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Doing Development Economics at a Liberal Arts College Part One

David McKenzie's picture
With the job market coming up, me giving a talk to a great group of faculty and development students at Williams College last week, and seeing a program for the recent LACDEV conference, I thought it might be interesting to learn a bit about life as a development economist at a liberal arts college. I asked four faculty at different schools for some thoughts, thinking I might get two to agree, but was very pleased to get excellent insights from all four.

Weekly links September 28: the peril of meetings, endogenous responses mess up big data uses, what 600+ development papers tells you about our field, and more...

David McKenzie's picture

Make Your Research Known – 10 Tools to Increase Consumption of Your Research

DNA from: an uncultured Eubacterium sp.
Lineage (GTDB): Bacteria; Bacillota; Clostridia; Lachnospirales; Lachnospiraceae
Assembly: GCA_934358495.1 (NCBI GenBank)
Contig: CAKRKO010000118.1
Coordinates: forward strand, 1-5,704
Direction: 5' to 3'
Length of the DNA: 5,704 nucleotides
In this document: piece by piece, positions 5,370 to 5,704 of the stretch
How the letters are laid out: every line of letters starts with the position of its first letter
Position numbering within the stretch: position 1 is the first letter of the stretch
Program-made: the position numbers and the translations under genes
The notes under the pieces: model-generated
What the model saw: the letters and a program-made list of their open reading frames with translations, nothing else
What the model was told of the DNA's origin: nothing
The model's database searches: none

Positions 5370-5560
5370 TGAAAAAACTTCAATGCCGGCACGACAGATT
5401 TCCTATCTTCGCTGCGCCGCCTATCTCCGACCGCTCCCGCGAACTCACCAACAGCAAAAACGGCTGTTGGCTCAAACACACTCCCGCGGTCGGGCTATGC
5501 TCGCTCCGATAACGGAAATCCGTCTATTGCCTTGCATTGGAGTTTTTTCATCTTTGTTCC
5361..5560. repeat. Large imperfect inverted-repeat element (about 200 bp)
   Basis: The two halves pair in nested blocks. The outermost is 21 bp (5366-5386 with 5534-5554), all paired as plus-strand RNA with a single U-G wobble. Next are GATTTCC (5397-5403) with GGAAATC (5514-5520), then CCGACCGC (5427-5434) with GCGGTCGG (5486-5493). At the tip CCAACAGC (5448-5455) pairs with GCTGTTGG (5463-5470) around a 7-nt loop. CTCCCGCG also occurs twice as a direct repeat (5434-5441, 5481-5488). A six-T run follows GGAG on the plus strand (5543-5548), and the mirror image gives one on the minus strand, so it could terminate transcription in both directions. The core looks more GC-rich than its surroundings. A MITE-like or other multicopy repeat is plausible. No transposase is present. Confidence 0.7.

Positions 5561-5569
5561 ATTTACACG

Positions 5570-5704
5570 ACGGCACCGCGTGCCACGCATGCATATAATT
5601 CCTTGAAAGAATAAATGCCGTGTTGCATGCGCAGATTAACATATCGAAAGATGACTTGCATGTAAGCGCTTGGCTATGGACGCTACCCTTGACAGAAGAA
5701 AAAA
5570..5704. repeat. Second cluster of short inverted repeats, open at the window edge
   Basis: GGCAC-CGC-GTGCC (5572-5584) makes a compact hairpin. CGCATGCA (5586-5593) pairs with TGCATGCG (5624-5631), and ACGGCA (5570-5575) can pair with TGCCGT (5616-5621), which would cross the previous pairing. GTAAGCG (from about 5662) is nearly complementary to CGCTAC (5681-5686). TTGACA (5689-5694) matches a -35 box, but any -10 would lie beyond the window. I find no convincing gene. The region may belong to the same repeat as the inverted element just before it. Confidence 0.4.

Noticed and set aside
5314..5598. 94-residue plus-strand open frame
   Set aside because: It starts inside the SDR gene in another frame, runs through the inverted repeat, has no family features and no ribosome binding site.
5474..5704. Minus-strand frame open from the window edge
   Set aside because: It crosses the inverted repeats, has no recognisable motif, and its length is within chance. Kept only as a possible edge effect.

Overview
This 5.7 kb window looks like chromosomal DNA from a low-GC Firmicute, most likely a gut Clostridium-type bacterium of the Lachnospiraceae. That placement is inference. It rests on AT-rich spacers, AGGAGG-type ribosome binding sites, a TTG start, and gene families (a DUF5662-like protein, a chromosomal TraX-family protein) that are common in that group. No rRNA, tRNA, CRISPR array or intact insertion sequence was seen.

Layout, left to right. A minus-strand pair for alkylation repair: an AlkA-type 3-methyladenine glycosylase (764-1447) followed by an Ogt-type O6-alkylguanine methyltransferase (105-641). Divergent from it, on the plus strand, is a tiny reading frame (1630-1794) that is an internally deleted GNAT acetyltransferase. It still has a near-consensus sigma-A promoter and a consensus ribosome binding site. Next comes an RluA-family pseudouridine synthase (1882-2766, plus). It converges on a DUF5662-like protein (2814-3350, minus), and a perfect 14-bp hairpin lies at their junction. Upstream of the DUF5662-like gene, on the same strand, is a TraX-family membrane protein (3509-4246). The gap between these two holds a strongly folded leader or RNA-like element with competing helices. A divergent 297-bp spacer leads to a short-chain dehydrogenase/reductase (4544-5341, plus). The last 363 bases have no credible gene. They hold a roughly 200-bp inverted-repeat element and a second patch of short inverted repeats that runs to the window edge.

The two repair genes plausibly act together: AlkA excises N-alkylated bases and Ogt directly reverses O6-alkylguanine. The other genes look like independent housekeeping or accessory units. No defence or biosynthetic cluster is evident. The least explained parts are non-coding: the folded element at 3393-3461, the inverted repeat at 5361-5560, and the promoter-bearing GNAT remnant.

David Evans's picture

Many researchers hope that their research will have some impact on policy. Research can impact policy directly: A policymaker uses the results of your study in making a policy decision. For direct policy impact, policymakers – or the people who advise them or the people who vote for them – have to know about your work. Research can also impact policy indirectly: Your research becomes part of a body of evidence which collectively affects future policy decisions. For indirect policy impact, other researchers have to know about your work. It is unlikely that your research will impact policy either directly or indirectly if no one knows about it.